Summer is a good time to think about teaching children and young adults about money. Maybe they are getting their first summer job as a teen or a permanent one after graduation or they are headed off to college in the fall. With more money and independence, comes the need to learn how to spend responsibly. Ideally, some of these financial steps should have been taken when they were younger, but it’s never too late to educate your kids and help them build good habits.

  1. Find a financial literacy class. All teens and young adults should take a financial literacy class to learn about budgeting, savings, debt, credit, investing, and other basics. If they didn’t take a class in school, now is the time.
  2. Start saving. From the time children begin getting an allowance, they should learn to set aside some money for savings. Once they have a job, it’s even more crucial. The idea of working toward a goal and not spending every dollar as it comes in teaches patience and prioritizing.
  3. Open a bank account. Allow your teen to open a savings and checking account and have his or her own debit card. Teach them how to track their spending and balance their checking account.
  4. Explain their paycheck. Kids are often surprised at how much comes out of their paychecks for taxes, social security, insurance, and other items. While no one likes paying this money, these funds are used to fund things we (individually and as a society) may need now or in the future.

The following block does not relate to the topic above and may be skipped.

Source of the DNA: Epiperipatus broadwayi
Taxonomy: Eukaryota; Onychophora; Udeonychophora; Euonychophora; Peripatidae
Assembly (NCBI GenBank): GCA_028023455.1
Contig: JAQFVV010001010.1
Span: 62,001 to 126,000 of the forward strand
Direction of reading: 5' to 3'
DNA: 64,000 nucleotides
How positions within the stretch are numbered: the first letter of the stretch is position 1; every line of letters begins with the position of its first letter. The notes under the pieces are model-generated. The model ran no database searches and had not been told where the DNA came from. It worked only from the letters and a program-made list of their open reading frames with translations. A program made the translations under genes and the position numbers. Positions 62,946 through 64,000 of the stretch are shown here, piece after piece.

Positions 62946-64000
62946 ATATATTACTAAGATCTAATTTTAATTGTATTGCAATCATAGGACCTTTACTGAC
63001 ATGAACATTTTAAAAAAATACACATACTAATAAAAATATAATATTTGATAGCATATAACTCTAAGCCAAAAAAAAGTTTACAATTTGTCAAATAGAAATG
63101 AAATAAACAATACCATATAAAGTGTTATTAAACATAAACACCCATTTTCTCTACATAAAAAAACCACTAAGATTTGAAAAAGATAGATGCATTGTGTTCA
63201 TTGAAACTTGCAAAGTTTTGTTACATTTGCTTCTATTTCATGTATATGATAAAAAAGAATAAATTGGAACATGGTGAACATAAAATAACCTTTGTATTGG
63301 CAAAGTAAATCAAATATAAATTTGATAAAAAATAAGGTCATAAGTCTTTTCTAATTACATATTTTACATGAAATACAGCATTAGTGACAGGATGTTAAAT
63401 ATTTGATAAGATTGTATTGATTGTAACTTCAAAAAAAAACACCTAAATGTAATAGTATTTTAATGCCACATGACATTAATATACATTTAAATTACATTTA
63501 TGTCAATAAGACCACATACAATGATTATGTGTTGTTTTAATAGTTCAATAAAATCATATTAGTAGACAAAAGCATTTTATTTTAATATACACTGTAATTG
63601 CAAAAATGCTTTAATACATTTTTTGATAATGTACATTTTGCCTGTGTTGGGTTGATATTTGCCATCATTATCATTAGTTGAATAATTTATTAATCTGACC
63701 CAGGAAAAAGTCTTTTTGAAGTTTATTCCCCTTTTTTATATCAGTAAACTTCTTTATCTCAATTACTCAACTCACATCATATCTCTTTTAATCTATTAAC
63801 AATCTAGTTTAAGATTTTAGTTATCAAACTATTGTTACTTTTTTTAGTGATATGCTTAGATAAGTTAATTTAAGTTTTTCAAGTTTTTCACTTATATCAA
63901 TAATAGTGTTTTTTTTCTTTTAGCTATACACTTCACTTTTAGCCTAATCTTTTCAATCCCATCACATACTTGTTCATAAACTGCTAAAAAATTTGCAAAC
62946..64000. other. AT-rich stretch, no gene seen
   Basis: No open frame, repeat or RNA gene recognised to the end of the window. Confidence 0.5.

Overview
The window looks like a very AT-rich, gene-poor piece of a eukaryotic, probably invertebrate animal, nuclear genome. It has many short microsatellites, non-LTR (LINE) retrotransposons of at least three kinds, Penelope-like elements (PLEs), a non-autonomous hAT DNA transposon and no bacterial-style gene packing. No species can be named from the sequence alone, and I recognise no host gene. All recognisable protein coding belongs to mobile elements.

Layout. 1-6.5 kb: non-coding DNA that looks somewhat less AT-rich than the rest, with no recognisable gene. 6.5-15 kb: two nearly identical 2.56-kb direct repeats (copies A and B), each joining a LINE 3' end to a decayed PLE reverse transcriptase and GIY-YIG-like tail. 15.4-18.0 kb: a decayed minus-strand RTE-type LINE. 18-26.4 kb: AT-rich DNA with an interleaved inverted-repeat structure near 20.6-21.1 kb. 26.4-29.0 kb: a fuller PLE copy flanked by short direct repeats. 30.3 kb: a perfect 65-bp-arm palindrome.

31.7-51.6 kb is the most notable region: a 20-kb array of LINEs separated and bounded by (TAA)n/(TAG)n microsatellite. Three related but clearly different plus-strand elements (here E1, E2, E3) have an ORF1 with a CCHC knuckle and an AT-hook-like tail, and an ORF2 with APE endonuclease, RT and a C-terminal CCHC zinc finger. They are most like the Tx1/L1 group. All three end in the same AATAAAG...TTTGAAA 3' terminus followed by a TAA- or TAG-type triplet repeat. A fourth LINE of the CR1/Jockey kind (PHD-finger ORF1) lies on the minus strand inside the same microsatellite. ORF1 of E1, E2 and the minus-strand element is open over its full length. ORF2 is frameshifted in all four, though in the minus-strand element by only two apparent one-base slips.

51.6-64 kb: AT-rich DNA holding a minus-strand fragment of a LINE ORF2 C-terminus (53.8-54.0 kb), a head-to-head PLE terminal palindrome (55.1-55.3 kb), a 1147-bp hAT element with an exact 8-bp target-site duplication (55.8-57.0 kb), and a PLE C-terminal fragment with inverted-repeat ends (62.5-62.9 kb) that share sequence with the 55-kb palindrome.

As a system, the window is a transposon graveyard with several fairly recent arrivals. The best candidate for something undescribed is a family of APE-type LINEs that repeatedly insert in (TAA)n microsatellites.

5. Contribute to a Roth IRA. Once teens and young adults have a job, they can start saving for retirement. Individuals can put away money in a Roth IRA and it will grow tax-free for decades. This also presents an opportunity to teach them how to invest money for the long term.
  6. Discuss college costs and student loans. Parents should determine what they can afford so children understand how much they may need to borrow and what they have to earn to pay it back after graduation. Also, consider how to reduce loans through financial aid, scholarships, part-time work, choice of school, and other ways.
  7. Explain how credit cards work. Credit cards make it easy to rack up debt that has to be paid back at extremely high interest rates. Kids must monitor their charges to ensure they can pay bills at the end of the month.
  8. Create a budget. Show kids how to track their income and expenses and use that information to develop a budget. This enables them to understand what they can afford and make adjustments so they can save for a goal and live within their means. Budgeting apps can be helpful with this.
  9. Encourage charitable giving. Children should learn how to evaluate a legitimate charity and consider how they can make a difference, whether through donations or volunteering time to a cause that is meaningful to them.
  10. Set a good example. Children learn by watching their parents. If you overspend or fear spending, let bills stack up and struggle with debt, or argue with your spouse about money, your children are absorbing those lessons. The best thing you can do for your kids is to improve your financial literacy and take control of your finances.

If you need help managing your day-to-day finances, I can help by handling these tasks for you or teaching you how to do it for yourself. Contact me for a free consultation.